By Todd Cohen
San Diego-based Kintera, which leases web-based software to help nonprofits raise money and manage relationships with volunteers and donors, plans to raise $46 million by issuing stock to the public for the first time.
The initial public offering follows continuing expansion by Kintera, including the acquisition in September of Little Tornadoes, a web developer in New York City and Pittsburgh, and Virtual Sprockets, an Internet applications firm in Poolesville, Md.
“We’ve acquired all or pieces of nine companies,” says Harry Gruber, Kintera’s co-founder and CEO. “This is just part of the consolidation of this industry.”
Citing federal rules that bar comment in advance of initial public offerings, Gruber will not talk about Kintera’s plans.
But documents filed with the U.S. Securities and Exchange Commission says the firm plans to build its customer base and strengthen its market position by investing in its sales, marketing and business development, including the acquisition of products, technologies or companies.
The firm has 113 employees, including 9 in finance and administration, 66 in sales, marketing and customer support, and 38 in product development and support, and plans to hire “a significant number of employees in the future,” the documents say.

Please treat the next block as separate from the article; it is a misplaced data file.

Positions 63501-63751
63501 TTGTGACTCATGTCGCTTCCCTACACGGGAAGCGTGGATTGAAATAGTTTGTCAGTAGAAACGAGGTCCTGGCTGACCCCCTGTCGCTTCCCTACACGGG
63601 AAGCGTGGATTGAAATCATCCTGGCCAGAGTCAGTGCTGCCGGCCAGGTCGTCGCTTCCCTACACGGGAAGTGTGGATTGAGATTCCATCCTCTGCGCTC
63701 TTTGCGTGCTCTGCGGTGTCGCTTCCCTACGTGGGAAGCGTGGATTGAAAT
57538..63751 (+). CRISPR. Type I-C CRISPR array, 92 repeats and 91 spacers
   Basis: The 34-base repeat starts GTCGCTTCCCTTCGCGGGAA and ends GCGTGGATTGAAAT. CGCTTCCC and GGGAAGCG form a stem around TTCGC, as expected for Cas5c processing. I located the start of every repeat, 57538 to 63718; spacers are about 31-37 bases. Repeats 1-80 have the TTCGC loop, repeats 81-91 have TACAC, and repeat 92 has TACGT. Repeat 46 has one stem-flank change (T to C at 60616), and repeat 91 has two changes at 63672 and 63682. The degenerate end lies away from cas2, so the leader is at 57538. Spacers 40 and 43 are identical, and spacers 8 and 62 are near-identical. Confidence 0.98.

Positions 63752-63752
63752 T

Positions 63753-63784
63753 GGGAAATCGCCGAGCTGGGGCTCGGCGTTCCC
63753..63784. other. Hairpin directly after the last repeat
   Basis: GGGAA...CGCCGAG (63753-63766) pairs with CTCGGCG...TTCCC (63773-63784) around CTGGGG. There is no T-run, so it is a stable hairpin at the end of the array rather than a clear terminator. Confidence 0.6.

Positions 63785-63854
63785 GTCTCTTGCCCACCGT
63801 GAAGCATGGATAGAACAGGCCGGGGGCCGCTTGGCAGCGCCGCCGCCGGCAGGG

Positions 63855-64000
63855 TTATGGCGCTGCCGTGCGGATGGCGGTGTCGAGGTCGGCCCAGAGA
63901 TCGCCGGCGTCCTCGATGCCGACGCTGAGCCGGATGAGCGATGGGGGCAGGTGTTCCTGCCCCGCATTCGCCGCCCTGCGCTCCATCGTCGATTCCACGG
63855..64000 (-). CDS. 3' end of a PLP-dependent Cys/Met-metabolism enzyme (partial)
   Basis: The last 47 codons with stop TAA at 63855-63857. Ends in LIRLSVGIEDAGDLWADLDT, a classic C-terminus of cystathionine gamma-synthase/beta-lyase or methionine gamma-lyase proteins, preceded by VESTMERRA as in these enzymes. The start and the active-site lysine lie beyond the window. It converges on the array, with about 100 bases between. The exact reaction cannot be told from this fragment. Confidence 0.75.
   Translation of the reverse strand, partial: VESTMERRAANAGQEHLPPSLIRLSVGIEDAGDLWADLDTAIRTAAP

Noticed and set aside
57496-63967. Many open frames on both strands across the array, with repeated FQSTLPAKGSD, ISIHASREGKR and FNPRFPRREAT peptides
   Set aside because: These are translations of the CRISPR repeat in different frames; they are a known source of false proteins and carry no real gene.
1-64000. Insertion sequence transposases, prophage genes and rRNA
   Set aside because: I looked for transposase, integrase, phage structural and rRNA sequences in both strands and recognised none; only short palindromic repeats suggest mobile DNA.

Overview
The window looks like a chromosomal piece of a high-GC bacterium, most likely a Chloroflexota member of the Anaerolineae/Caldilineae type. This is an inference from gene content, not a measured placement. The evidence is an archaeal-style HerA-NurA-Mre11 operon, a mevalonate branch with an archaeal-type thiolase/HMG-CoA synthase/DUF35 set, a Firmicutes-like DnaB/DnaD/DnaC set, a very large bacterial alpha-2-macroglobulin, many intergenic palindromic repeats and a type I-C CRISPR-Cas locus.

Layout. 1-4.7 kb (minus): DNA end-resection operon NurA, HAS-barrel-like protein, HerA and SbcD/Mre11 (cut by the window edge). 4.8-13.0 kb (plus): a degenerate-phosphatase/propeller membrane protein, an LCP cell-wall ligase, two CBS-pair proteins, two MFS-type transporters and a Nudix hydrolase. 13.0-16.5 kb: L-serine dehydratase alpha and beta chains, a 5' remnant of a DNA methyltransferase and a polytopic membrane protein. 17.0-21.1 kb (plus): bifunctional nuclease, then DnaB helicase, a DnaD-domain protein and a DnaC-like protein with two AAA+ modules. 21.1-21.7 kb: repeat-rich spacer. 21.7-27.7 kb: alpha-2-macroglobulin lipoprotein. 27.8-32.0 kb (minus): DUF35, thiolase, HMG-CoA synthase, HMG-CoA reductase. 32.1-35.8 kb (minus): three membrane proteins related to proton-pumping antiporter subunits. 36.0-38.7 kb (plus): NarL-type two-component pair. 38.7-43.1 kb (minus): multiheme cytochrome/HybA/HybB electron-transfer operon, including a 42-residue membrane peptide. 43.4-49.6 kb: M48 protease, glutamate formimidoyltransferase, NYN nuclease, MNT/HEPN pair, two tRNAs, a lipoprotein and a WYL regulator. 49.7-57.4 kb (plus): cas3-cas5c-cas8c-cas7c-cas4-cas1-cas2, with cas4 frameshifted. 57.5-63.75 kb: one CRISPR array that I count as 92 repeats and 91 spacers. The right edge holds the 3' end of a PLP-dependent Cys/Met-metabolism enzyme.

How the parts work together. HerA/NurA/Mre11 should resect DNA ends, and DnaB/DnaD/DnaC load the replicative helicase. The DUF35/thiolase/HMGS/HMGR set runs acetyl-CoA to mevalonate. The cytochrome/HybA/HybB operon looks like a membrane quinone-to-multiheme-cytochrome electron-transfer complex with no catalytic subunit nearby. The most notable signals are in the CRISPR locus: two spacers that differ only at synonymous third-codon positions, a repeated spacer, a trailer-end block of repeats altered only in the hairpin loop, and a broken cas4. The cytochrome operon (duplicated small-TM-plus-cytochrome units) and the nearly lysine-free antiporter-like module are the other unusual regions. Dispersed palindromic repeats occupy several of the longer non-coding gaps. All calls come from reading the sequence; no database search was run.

Kintera has signed contracts with more than 500 nonprofits since launching its service in the first quarter of 2001, the documents say, and processed online donations totaling $38.6 million in the first nine months of 2003, up from $9 million for all of 2002.
But the company, which estimates that online giving overall exceeded $1 billion in 2002, says it has posted operating and net losses in every fiscal quarter since it was founded, and as of June 30, 2003, had an accumulated deficit of $28.6 million.
Net revenue totaled more than $2.9 million in the first half of 2003, up from more than $1.9 million for all of 2002.
Kintera says it has built it market mainly among health and human services nonprofits that use its main product, Kintera Sphere, to manage the walk-a-thons and other events on which they depend to raise money.
Now, it says, it will sell “solutions for specific fundraising events” to local chapters and national nonprofits, and will target customers in other sectors of the nonprofit market.